I tend to use base controllers for things that I need to register and inject into other controllers or models. Also useful as an effective grouping of business logic that does not require to be instantiated multiple times. Controllers without a template are fine.

  • Ember.ObjectController: “I have one and only one Ember.Object as a model”

Object controllers tend to populate my root resources as collective state of the application within that resource tree. An example of this is defining something like this.resource(‘posts’) in my router. I have a posts.index route, a posts.list route, and a posts.single route. They do about what you expect. For reasons cooked up in the marketing department, we have to track how many links a user has clicked on that contain the class of “.track” because everyone in marketing has lost their minds. “Fine”, you say, and get to work on implementing this preposterous feature. You’ll probably need to choose the correct abstraction layer for the data we’ll be tracking. Where does that go?

I’ve found that these sorts of items work well as a single Model, which is basically a fancy way of saying “an Ember.Object”. Ember doesn’t define a “Model” class to subclass from. Just Objects. Go with that and pass it as the model (or a property on the Ember.Route sitting at the top of things) and assign it to the controller during Ember.Route.setupController()’s hook.

Define a few actions at the route level that manipulate that model definition, and now you can call the controller’s this.send(‘actionName’, params) to bubble up from your controller to the route actions, and now you can manage state across multiple child route changes from a resource object. Go make some coffee and curse your co-workers in marketing.

  • ArrayController: “Many Instances of like Objects”

The array controller expects that the root datatype returned from the model hook is an Array. There are some sugar bonuses through using this subclass, such as {{#each}} support in your templates.

Being efficient

Using cacheFor(‘prop’) is helpful when using computed properties. This will access the current computed state without recalculating it.

using has(‘prop’) will bubble. This means you can check for a particular state property or some similar case without having to worry about all of the wiring around needs: [] and references to other classes.

using needs: [‘foo’] within your controller will define a property called ‘controllers’ within the scope of your controller. You can use this system to access other controllers that may be available in the applications current state. usage is simple, just call this.get(‘’) to access the instance of a controller defined within needs.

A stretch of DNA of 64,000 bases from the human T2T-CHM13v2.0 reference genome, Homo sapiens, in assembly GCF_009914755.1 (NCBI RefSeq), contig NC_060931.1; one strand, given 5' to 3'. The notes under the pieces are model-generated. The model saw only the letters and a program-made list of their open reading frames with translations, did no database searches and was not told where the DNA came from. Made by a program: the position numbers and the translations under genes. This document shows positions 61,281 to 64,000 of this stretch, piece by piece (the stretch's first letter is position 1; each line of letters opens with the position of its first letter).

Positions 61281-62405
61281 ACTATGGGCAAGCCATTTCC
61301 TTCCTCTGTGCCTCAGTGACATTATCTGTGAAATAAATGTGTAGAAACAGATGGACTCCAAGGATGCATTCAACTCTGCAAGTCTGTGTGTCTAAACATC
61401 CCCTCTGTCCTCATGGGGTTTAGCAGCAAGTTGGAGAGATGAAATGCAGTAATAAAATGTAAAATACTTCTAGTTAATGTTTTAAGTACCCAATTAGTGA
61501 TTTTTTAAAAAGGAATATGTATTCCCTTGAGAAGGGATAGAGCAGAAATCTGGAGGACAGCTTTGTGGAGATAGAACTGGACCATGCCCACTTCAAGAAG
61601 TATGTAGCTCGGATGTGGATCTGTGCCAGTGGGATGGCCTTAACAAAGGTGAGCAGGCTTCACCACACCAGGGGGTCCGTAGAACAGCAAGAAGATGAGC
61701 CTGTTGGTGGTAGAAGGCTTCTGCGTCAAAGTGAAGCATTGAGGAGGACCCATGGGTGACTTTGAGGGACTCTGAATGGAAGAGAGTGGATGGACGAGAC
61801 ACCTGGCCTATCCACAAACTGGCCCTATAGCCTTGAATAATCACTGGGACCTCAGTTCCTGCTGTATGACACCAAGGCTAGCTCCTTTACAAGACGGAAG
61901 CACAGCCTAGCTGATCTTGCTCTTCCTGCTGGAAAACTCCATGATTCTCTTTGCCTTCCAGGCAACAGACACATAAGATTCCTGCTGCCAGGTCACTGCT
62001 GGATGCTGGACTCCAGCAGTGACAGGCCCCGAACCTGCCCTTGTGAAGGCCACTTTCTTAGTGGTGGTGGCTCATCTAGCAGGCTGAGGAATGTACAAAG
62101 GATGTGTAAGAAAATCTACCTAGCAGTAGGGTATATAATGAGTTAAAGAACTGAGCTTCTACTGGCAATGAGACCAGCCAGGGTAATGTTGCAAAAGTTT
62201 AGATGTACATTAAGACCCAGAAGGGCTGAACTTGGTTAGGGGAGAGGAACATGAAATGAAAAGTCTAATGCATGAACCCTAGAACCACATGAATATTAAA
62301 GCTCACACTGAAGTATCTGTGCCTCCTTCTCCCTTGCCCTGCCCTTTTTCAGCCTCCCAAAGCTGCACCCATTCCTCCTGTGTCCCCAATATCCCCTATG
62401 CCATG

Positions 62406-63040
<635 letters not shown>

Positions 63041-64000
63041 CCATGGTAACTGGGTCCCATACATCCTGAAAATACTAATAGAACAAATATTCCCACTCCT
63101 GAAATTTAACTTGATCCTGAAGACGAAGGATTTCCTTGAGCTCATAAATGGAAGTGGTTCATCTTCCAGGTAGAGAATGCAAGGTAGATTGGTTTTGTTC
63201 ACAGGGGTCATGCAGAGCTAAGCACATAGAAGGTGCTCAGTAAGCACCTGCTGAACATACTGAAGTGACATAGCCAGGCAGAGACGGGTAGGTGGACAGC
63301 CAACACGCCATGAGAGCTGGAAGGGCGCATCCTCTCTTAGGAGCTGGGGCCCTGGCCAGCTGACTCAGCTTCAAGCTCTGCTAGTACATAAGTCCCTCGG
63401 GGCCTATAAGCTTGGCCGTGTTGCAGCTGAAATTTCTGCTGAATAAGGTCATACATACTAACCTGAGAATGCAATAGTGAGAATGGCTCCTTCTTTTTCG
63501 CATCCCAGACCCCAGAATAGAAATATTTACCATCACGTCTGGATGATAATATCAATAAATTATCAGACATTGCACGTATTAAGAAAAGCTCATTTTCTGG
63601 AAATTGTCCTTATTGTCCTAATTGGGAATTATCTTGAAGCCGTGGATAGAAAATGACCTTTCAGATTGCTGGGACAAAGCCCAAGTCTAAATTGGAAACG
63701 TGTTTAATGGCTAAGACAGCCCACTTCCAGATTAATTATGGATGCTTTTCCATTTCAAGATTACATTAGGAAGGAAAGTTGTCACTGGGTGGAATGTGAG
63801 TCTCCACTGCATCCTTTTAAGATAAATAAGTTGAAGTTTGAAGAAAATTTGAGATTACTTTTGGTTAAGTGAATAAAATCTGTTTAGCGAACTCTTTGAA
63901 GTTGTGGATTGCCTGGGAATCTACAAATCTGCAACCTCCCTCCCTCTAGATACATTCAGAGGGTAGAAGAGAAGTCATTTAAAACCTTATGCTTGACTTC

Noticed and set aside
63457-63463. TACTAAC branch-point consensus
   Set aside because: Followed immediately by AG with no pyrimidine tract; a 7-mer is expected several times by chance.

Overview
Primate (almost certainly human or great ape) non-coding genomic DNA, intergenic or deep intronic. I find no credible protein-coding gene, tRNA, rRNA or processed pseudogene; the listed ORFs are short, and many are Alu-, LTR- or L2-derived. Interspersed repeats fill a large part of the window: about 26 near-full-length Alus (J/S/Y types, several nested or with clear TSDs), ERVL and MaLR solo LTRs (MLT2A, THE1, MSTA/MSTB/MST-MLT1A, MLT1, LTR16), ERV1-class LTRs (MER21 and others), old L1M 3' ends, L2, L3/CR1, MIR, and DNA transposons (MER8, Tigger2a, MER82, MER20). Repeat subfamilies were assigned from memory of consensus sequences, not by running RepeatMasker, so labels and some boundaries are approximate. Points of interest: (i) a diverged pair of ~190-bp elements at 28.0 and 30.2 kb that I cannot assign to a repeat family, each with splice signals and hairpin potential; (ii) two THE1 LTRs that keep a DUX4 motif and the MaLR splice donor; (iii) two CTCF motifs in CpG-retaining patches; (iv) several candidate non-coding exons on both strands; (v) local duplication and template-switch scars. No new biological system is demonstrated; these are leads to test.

ArrayControllers automatically add an arrayObserver to it’s content / model property. This means that you can define two optional hooks on the array controller through arrayWillChange() and arrayDidChange(), each of which will be passed the parameters (observedObj, first item, items removed, items added). You could easily implement a lot of simple housekeeping and mutation effects straight from that interface.

Enumerables are Incredibles
The API documentation for enumerables are here: Ember.Enumerable

Enumerables help abstract looking into and working with the contents of enumerables. Usually this just means that ember gives array controllers a big pile of functions that work quite a bit like how underscore.js does. Here’s a basic list of what you get, for free, just by using an ArrayController:

– addEnumerableObserver
– any
– compact
– contains
– enumerableContentDidChange
– enumerableContentWillChange
– every
– filter
– filterBy
– find
– findBy
– forEach
– getEach
– invoke
– isAny
– isEvery
– map
– mapBy
– nextObject
– reduce
– reject
– rejectBy
– removeEnumerableObserver
– setEach
– sortBy
– toArray
– uniq
– without

Controllers are the iron beams of your skyscraper

Take the time to go over the documentation related to controllers. Go look at discourse and their wealth of production level controllers that comprise their app.

I hope this post was helpful. Comments? Questions? Post below or ping me on twitter via @landongn


Things I wish someone had told me when I was learning Ember.js

This article is really old and shouldn’t be used anymore. Check out the ember guides instead.

  1. Learn the nuances between a route and a resource.  A resource is a definition of a thing. a route is something that thing can do. Nesting resources just means that you may have a dependency or parent / child relationship.
  2. If something doesn’t need to interact with any other controller, view, or component, it should be a component to maintain your sanity.
  3. Make a /packages/ directory, one for each namespace.  Grouping files by name helps enforce the naming conventions that are all over the place.  Do the same with your sources.  e.g; /packages/application/applicationRoute.js
  4. follow the [namespace][Type] naming convention, so that you can super+p any file by typing it’s namespace. e.g; /packages/application/applicationView.js.  The only exceptions are components due to limitations of the framework. (expects a components folder and a templates/components folder).
  5. Don’t use AMD, CJS, or browserify.  This forces you to work within the conventions of the framework, as all references to other namespaces are available within your declarations in nearly all scenarios (controllers can use needs: [], route actions bubble, view’s have ViewTargetActionSupport mixins available, etc.)  I personally use grunt-neuter.
  6. Think declaratively and reactively about how you want your logic to flow.  An example of this would be defining a ‘currentIndex’ property, and binding to when that index changes via observers or computed properties.
  7. Avoid pub/sub and Ember.Evented as much as you can.  It’s tempting to go the easy route with pub/sub to communicate with other components.  It’s almost universally a bad idea to do this, since there are so many ways to communicate with other parts of your application.